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Do Republicans Really Control the Federal Agenda?

Photo by News Mississippi
Guest columnist Gerard Gibert, CEO, Venture Technologies

When President Trump emerged victorious in 2016, along with Republican majorities in both the House and Senate, many hailed the night as ushering in a new era of government.  Where the path was seemingly paved to achieve key legislative priorities for conservatives:  Repeal ObamaCare, defund Planned Parenthood, build the wall, defund Sanctuary Cities, and cut taxes.  Easy, huh?

Not so fast.  In general, under current Senate rules, 60 votes are required to pass a bill.  A simple majority can amend existing law via budget reconciliation – such as changing ObamaCare’s financial provisions.  But changing the regulatory provisions, such as the law’s minimum essential benefits rules, requires 60 votes in the Senate.  Thus, full repeal was never possible unless 8 Democrats signed on – which is about as likely as the Clintons sending the Trumps a Christmas card.   Heck, at least two Republicans, Murkowski (R-AK) and Collins (R-ME), wouldn’t vote for all-out repeal – or most of the President’s Agenda for that matter.

In the November 8th Senate Primary in Mississippi, a common criticism directed at Senator Cindy Hyde-Smith is that she voted to fund Planned Parenthood.  Well, sort of.  Let’s explore. 

On August 23, 2018, a vote was taken on a bill Senator Rand Paul introduced (co-sponsored by Cruz, Lee, and Sasse), to discontinue federal funding of a “Prohibited Entity.”  The bill would have defined Planned Parenthood as a Prohibited Entity because although it delivers services that are eligible for Medicaid funding, it also provides services that are not – abortion.   The bill was defeated 48-45. Sixty votes were needed to pass in the Senate.  Senators Wicker and Hyde-Smith both voted for the bill.  Every Democrat opposed it.

However, a sliver of PP’s funding comes from Title X, which is discretionary spending. It is appropriated and voted on in annual spending bills (budget resolution) that are voted on annually.  Passes with a simple majority vote. She and Senator Wicker did support that.  The alternative is to vote no on the HHS funding bill.  That means HHS shuts down.  Which cripples SS and Medicare, i.e., shuts down the government.  It’s a no-win deal.  Technically speaking, shutting down the government could mean not supporting the President’s agenda.

Contrary to popular view, there *is* no vote on Medicaid funding, which is the source of 49% of Planned Parenthood’s total revenue. Because Medicaid is mandatory spending.  Medicaid is automatically funded – unless the 1965 law is changed – and that requires 60 votes in the Senate.   Same for repeal of ObamaCare, funding of the wall and real immigration reform.  Need 60 votes for all.  Republicans have 51, and 2 might as well be Dems.  It’s hard to imagine that we will ever see a party with 60 seats again. Even after the recent midterms, Republicans will have at most 53 Senators.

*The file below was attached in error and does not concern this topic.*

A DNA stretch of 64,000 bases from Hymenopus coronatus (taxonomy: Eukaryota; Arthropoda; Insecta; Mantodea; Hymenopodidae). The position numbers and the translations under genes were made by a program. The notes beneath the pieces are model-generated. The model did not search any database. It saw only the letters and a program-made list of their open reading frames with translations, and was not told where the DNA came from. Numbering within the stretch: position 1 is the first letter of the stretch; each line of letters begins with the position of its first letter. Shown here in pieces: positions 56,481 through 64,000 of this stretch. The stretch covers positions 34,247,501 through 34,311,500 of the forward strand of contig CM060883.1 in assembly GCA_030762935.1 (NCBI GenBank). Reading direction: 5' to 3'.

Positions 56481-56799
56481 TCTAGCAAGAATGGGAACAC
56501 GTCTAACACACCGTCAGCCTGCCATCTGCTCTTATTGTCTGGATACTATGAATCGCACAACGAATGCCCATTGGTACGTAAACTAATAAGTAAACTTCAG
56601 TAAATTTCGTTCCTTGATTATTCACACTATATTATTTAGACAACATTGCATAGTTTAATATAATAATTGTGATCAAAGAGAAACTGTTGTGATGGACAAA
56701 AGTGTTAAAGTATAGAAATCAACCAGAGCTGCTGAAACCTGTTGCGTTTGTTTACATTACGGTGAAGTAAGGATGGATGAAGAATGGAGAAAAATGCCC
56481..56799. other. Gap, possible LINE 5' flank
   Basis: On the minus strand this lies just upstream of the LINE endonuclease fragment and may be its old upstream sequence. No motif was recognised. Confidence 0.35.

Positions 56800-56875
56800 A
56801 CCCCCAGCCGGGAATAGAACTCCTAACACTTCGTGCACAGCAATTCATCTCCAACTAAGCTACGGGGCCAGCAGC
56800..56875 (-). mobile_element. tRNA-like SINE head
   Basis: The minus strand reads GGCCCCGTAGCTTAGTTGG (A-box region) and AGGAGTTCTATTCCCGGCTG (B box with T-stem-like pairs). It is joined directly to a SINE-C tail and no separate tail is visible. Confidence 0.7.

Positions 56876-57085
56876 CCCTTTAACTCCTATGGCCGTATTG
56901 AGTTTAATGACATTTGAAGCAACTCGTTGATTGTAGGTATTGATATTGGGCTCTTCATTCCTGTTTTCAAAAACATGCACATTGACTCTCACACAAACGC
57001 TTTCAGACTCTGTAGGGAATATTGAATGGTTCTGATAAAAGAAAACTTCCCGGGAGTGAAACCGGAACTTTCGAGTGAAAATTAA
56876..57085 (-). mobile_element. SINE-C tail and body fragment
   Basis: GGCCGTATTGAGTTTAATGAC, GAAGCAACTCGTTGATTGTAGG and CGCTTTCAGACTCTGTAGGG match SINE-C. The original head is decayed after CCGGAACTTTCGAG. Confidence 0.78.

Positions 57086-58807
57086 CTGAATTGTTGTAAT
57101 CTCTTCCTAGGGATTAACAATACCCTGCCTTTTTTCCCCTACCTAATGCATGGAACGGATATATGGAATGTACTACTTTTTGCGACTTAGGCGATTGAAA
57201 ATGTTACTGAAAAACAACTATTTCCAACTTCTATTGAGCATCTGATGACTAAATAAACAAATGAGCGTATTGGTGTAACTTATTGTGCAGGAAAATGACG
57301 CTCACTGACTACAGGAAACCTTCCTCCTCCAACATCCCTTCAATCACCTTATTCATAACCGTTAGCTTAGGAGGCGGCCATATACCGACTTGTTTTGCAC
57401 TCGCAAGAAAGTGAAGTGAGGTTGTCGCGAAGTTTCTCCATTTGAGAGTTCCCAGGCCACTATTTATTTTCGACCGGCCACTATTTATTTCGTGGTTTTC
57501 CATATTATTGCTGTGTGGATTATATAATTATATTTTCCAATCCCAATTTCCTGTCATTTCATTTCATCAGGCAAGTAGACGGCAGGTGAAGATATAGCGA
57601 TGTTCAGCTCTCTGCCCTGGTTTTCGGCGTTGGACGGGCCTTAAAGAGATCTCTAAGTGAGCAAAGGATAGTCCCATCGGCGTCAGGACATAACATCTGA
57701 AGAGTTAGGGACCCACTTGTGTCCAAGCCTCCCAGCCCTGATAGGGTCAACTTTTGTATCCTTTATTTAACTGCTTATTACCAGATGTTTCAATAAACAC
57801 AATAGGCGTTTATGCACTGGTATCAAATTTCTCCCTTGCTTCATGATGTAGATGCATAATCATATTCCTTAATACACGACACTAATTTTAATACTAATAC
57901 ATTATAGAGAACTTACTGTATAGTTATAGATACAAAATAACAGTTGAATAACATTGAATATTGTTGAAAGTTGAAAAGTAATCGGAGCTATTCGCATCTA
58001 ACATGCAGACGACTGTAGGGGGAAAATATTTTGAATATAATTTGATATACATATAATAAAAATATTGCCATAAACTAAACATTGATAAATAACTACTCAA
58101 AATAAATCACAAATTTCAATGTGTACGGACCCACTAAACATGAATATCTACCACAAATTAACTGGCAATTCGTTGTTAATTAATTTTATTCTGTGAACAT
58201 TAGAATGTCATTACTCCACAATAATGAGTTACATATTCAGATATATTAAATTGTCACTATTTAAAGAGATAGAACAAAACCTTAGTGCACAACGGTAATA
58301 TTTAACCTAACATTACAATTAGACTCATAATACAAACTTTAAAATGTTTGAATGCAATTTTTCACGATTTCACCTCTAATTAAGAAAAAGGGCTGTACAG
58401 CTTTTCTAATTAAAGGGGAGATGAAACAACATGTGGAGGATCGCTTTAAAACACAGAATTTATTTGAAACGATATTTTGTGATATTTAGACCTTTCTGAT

You may reasonably ask, then how did we get the Trump tax cuts?   Fair question.  It’s because those are a budget adjustment – and passed through budget reconciliation – per reconciliation instructions in the last budget passed.  It’s brutally complicated and I’m not convinced most Members of Congress even understand it.   It’s why the tax cuts are only $1.5 trillion over 10 years – to stay within the reconciliation rules enabling passage with a simple majority.  It’s why the tax cuts aren’t permanent.  They expire in year 9 – in order to meet the parliamentarian’s simple majority standards.

It’s the reason both Obama and Trump seek to advance their agenda through Executive Orders – via the deep state bureaucracy in the agencies. Because it’s impossible to pass anything in the Senate. Trump has even tweeted urging changing the rules to allow bills to pass with a simple majority.  But Leader McConnell is “old school” and not about to budge.   Obama got his key legislation  – Stimulus, ObamaCare and Dodd-Frank – passed between 2008 and 2010 when Democrats had a supermajority in the Senate. After the House was flipped at the 2010 midterms, he got nothing through.  Didn’t even try.  For 8 years.  Next on the agenda were Cap and Trade and Card Check.  Both DOA after the 2010 midterms.

In summary, both Mississippi Senators voted to eliminate PP’s participation in Medicaid and Title X, by supporting the Paul Amendment but voted for the HHS annual appropriations bill, which includes Title X.  The alternative would be to vote no and force the proverbial shutting down of the government.  Historically, that maneuver has had mixed results.

Will one of the major parties ever have a majority in the House, a filibuster-proof majority of 60 in the Senate and the White House?  Given the stark contrast in the parties today, that just seems highly unlikely.

Guest columnist Gerard Gibert @grgibert, CEO, Venture Technologies . 

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